Thus spaketh Lord George Will who is losing his marbles faster than most of us.

In a Sunday interview when asked about the high temperatures across the Mid-West [ 2,400 heat records broken last two weeks in June, 7,693 from June 1 to July6, Lake Michigan water temperature 11.5° above normal, 35 deaths…] he replied, really!,

“How do we explain the heat? One word: summer,” he said on Sunday.

A question as important as ‘How does this happen to an intelligent person?’ is ‘Why don’t others notice and stop booking him?”  They don’t seem to booking flat-earthers anymore, or phrenologists, or explanations of disease transmission by miasmas.  Why are the paying attention to Wills’ opinions?

2010 Wettest Year on Record – and Tied for Hottest

2010. What more can be said? Queensland, Australia and Rio de Janeiro, Brazil are being swamped from unprecedented rains.  In Australia, the moisture is rising from an unprecedentedly warmer ocean. Meanwhile. mankind — at least those with money and power– dithers.

Another Day Another Record


California’s blistering fall heat wave sent temperatures to an all-time record high of 113 degrees Monday in downtown Los Angeles … breaking the old all-time record of 112 degrees set on June 26, 1990, said Stuart Seto, a weather specialist at the National Weather Service office in Oxnard. Temperature records for downtown date to 1877.

The historic mark was part of an onslaught of temperatures well over 100 degrees in many cities ranging from Anaheim, home of Disneyland, to San Luis Obispo, Santa Cruz and Salinas on the usually balmy Central Coast. Many records were set or tied.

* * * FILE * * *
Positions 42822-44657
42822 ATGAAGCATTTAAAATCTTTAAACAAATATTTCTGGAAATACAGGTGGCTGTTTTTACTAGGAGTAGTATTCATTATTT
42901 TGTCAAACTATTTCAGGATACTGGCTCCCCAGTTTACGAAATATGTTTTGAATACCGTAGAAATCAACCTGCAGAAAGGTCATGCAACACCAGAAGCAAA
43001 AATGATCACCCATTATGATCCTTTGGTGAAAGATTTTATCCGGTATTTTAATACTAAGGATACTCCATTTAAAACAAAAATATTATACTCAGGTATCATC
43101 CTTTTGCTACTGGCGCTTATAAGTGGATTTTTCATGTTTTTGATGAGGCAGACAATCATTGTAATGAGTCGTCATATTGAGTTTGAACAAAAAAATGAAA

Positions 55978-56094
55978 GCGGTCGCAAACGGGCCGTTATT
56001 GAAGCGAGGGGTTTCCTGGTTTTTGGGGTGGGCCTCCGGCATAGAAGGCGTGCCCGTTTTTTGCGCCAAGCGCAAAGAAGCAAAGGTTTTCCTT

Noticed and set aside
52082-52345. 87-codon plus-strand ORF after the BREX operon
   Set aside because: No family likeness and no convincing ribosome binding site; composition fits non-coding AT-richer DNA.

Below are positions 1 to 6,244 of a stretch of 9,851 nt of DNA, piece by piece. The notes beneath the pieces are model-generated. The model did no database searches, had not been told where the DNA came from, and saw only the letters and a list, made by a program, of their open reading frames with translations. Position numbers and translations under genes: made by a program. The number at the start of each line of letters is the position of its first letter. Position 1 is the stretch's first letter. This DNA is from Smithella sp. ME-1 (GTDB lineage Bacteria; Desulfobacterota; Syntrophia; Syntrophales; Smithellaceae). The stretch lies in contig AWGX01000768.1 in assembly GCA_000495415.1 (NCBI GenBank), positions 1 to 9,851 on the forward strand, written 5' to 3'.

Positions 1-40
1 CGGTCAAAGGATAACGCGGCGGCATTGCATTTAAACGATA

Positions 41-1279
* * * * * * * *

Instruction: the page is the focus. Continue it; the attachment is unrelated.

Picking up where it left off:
Heat Records

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And surely, you haven’t forgotten this:

Scientists track sharp drop in oldest, thickest Arctic sea ice

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While the drought in the American Southwest isn’t news exactly being reminded of something so long known it’s been forgotten can be the biggest news of all.

Barring a sudden end to the Southwest’s 11-year drought, the distribution of the[Colorado]  river’s dwindling bounty is likely to be reordered as early as next year because the flow of water cannot keep pace with the region’s demands.

For the first time, federal estimates issued in August indicate that Lake Mead, the heart of the lower Colorado basin’s water system — irrigating lettuce, onions and wheat in reclaimed corners of the Sonoran Desert, and lawns and golf courses from Las Vegas to Los Angeles — could drop below a crucial demarcation line of 1,075 feet.

… Adding to water managers’ unease, scientists predict that prolonged droughts will be more frequent in decades to come as the Southwest’s climate warms. As Lake Mead’s level drops, Hoover Dam’s capacity to generate electricity, which, like the Colorado River water, is sent around the Southwest, diminishes with it. If Lake Mead levels fall to 1,050 feet, it may be impossible to use the dam’s turbines, and the flow of electricity could cease.

“if the river flow continues downward and we can’t build back up supply, Las Vegas is in big trouble,” …

NY Times: Southwest Water